Epidemiology of leprosy

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Worldwide, two to three million people are estimated to be permanently disabled because of leprosy.[1] India has the greatest number of cases, with Brazil second and Indonesia third.

In 1999, the world incidence of Hansen's disease was estimated to be 640,000. In 2000, 738,284 new cases were identified.[2] In 2000, the World Health Organization (WHO) listed 91 countries in which Hansen's disease is endemic. India, Myanmar and Nepal contained 70% of cases. India reports over 50% of the world's leprosy cases.[3] In 2002, 763,917 new cases were detected worldwide, and in that year the WHO listed India, Brazil, Madagascar, Mozambique, Tanzania and Nepal as having 90% of Hansen's disease cases.

According to recent figures from the WHO, 208,619 new cases of leprosy were reported in 2018 from 127 countries.[4] A total of 16,000 new child cases were detected in 2018.

In the United States, Hansen's disease is tracked by the Centers for Disease Control and Prevention (CDC), with a total of 92 cases being reported in 2002.[5] Although the number of cases worldwide continues to fall, pockets of high prevalence continue in certain areas such as Brazil, South Asia (India, Nepal), some parts of Africa (Tanzania, Madagascar, Mozambique) and the western Pacific.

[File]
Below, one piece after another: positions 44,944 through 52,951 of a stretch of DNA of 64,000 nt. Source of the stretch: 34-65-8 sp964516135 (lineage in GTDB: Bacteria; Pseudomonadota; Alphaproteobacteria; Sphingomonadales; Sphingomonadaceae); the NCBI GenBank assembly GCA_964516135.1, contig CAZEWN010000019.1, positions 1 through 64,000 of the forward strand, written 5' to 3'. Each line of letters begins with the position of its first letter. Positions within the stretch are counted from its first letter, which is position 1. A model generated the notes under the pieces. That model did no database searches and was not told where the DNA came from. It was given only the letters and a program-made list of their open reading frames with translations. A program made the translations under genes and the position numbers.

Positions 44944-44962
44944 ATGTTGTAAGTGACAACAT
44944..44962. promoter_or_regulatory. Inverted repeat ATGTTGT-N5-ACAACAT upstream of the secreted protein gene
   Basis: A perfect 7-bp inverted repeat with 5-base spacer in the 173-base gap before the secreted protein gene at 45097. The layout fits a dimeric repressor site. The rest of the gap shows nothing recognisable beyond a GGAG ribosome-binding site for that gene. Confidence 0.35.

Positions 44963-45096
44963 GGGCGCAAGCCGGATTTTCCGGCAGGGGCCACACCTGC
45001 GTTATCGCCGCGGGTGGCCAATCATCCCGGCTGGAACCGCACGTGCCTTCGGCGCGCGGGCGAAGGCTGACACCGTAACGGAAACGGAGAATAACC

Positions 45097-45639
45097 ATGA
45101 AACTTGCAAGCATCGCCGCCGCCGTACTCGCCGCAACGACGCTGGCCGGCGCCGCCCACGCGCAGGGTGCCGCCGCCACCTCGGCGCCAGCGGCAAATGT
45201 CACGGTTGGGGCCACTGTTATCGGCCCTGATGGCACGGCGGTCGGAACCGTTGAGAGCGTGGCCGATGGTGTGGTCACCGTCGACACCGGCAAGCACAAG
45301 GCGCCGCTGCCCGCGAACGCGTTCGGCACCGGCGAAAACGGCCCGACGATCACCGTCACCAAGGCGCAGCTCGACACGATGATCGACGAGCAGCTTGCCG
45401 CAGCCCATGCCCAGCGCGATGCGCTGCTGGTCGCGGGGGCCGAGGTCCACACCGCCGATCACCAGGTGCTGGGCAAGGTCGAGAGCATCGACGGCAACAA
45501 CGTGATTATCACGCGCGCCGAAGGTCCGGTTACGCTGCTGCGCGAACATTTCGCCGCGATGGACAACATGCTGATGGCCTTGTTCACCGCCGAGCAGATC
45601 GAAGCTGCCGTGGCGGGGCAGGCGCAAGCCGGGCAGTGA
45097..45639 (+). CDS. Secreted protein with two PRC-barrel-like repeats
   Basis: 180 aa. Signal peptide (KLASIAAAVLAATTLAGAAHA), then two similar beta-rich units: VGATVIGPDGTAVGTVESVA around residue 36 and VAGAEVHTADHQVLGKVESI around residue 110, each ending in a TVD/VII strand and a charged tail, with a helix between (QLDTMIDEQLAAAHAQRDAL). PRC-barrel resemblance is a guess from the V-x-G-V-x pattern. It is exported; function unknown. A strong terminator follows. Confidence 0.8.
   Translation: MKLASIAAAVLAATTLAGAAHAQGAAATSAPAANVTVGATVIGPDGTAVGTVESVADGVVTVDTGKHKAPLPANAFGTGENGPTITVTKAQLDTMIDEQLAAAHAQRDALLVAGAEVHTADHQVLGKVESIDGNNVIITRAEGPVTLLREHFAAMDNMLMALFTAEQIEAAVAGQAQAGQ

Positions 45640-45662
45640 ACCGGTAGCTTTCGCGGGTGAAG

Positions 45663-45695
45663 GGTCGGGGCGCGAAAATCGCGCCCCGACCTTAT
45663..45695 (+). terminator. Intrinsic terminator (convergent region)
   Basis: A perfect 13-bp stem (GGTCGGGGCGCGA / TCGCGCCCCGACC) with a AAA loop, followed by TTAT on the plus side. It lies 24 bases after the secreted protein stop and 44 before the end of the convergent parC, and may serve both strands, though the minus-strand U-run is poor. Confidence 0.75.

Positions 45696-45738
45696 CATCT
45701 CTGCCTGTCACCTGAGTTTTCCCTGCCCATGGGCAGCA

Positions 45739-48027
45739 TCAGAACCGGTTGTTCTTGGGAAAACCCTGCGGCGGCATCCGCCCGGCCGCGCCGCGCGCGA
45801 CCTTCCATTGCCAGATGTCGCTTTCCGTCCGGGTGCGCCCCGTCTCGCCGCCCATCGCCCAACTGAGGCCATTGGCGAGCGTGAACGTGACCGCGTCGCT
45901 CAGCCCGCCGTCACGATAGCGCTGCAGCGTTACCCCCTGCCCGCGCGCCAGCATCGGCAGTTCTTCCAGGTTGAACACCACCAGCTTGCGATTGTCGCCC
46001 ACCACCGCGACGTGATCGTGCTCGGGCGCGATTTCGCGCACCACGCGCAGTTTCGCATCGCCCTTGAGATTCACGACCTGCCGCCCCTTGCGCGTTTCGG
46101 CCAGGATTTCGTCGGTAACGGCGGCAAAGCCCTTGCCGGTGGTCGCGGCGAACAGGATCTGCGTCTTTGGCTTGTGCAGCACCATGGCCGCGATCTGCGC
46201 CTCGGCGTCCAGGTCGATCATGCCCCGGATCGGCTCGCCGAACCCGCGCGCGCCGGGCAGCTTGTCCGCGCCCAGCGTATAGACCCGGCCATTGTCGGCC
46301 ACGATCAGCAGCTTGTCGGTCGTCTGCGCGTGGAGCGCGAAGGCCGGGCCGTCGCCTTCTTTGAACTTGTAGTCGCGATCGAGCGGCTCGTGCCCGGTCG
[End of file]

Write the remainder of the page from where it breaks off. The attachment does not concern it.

Risk groups

Tuberculoid leprosy

At highest risk are those living in endemic areas with poor conditions such as inadequate bedding, contaminated water and insufficient diet, or other diseases (such as HIV) that compromise immune function. Recent research suggests that there is a defect in cell-mediated immunity that causes susceptibility to the disease. Less than ten percent of the world's population is actually capable of acquiring the disease.[6]

The region of DNA responsible for this variability is also involved in Parkinson disease,[7] giving rise to current speculation that the two disorders may be linked in some way at the biochemical level. In addition, men are twice as likely to contract leprosy as women.[8] According to The Leprosy Mission Canada, most people – about 95% of the population – are naturally immune.[6]

World distribution of leprosy, 2003.

Disease burden